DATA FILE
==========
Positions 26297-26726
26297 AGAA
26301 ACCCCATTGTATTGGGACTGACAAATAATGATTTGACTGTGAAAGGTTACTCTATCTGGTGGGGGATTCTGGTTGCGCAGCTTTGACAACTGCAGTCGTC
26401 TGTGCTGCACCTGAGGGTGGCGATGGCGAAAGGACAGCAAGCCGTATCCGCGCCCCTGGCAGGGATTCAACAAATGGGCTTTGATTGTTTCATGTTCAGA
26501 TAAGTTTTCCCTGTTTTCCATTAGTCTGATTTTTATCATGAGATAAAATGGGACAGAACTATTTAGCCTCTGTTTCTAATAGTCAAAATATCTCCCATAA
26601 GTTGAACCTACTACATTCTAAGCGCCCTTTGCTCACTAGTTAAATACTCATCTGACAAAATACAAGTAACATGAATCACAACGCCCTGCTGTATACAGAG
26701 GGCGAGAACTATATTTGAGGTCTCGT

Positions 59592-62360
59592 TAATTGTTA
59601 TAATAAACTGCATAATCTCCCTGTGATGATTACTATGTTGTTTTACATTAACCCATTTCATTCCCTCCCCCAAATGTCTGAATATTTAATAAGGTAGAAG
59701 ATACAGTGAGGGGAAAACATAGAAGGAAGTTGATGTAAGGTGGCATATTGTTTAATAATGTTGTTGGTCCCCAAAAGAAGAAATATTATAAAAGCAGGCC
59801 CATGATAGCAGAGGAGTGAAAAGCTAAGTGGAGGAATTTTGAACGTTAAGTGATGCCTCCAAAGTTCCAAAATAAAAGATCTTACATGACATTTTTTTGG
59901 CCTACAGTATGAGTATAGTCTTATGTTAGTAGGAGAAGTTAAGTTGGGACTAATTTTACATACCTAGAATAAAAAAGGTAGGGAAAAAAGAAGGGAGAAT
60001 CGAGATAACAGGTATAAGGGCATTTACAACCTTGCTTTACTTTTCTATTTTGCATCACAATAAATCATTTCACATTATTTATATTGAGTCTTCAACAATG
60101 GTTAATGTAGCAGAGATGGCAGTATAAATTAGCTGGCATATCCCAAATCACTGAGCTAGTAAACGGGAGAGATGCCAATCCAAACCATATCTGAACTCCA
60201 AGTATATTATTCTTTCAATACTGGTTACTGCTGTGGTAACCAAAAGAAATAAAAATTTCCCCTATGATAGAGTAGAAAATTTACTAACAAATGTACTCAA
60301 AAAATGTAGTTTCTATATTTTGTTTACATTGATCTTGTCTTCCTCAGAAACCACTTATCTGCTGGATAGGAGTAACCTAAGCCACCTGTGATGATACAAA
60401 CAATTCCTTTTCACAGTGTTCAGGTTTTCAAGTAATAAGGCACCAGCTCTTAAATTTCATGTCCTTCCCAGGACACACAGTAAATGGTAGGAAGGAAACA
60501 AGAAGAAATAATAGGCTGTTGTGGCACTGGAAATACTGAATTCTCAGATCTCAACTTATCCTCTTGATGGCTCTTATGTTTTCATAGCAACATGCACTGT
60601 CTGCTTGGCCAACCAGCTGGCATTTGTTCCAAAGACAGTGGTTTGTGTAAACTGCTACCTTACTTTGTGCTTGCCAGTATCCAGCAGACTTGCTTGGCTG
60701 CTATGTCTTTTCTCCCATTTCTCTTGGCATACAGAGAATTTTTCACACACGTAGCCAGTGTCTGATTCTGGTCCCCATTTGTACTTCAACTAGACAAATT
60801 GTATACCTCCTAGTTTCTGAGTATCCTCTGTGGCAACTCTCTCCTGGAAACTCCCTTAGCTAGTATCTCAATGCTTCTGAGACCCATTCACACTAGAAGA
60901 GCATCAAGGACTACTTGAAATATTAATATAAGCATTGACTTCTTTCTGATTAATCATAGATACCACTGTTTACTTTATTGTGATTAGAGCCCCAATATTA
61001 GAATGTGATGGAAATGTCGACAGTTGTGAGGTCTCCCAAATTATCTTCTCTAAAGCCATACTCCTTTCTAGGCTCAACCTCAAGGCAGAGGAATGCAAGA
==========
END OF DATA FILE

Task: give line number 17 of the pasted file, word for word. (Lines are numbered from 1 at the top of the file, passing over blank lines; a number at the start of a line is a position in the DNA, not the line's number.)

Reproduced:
60301 AAAATGTAGTTTCTATATTTTGTTTACATTGATCTTGTCTTCCTCAGAAACCACTTATCTGCTGGATAGGAGTAACCTAAGCCACCTGTGATGATACAAA